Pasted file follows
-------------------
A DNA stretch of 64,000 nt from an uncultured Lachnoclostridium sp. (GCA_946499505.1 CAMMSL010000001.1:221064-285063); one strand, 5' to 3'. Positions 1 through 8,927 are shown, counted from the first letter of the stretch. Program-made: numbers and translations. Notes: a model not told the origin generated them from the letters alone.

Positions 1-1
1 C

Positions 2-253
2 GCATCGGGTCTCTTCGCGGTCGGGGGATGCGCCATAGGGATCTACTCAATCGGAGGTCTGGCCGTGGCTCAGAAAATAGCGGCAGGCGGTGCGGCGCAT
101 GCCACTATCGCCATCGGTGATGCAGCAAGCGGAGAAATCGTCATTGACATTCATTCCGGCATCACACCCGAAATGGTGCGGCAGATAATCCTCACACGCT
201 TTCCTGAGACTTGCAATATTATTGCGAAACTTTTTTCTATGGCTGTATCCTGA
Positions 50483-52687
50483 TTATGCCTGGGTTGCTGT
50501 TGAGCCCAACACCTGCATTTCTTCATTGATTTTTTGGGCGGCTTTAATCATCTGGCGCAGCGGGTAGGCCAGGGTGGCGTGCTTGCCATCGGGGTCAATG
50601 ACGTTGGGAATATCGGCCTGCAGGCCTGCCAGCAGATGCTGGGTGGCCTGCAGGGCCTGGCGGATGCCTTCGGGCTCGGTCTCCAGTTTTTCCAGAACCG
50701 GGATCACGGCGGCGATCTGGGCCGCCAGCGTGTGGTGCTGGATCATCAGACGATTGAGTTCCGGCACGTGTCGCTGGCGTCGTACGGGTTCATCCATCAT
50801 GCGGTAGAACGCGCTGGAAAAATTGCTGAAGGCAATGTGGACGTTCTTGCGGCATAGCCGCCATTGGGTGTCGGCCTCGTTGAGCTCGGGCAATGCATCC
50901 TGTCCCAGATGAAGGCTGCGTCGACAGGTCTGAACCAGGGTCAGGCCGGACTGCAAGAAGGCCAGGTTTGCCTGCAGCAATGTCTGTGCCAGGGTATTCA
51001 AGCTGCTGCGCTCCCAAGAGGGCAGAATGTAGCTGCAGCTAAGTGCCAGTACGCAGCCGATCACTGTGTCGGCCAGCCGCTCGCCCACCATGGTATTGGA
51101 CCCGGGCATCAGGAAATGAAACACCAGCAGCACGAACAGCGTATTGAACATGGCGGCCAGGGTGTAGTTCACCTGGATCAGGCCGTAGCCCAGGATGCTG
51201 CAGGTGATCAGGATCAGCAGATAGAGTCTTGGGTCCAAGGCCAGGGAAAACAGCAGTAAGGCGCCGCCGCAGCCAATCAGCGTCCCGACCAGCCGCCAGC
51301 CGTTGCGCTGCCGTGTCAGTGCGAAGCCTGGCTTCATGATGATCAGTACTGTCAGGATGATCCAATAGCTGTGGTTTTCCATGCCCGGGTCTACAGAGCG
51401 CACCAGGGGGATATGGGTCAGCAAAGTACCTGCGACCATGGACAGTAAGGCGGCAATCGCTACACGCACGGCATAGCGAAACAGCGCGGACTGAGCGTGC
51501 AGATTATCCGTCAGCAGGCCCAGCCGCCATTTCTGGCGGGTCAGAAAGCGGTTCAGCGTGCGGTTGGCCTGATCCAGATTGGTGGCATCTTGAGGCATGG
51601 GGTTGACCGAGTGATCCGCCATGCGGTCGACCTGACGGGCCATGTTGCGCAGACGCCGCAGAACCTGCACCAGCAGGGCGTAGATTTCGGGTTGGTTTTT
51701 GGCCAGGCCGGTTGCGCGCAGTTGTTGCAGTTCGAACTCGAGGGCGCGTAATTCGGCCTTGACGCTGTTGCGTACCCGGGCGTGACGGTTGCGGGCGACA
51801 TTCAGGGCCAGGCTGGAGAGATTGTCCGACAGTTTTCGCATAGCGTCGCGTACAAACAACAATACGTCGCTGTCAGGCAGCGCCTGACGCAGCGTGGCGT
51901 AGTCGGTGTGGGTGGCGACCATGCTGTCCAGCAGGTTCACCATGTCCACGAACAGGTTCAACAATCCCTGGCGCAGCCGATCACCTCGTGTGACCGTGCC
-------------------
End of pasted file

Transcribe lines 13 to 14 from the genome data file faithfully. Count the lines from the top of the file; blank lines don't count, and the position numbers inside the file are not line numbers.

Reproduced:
50801 GCGGTAGAACGCGCTGGAAAAATTGCTGAAGGCAATGTGGACGTTCTTGCGGCATAGCCGCCATTGGGTGTCGGCCTCGTTGAGCTCGGGCAATGCATCC
50901 TGTCCCAGATGAAGGCTGCGTCGACAGGTCTGAACCAGGGTCAGGCCGGACTGCAAGAAGGCCAGGTTTGCCTGCAGCAATGTCTGTGCCAGGGTATTCA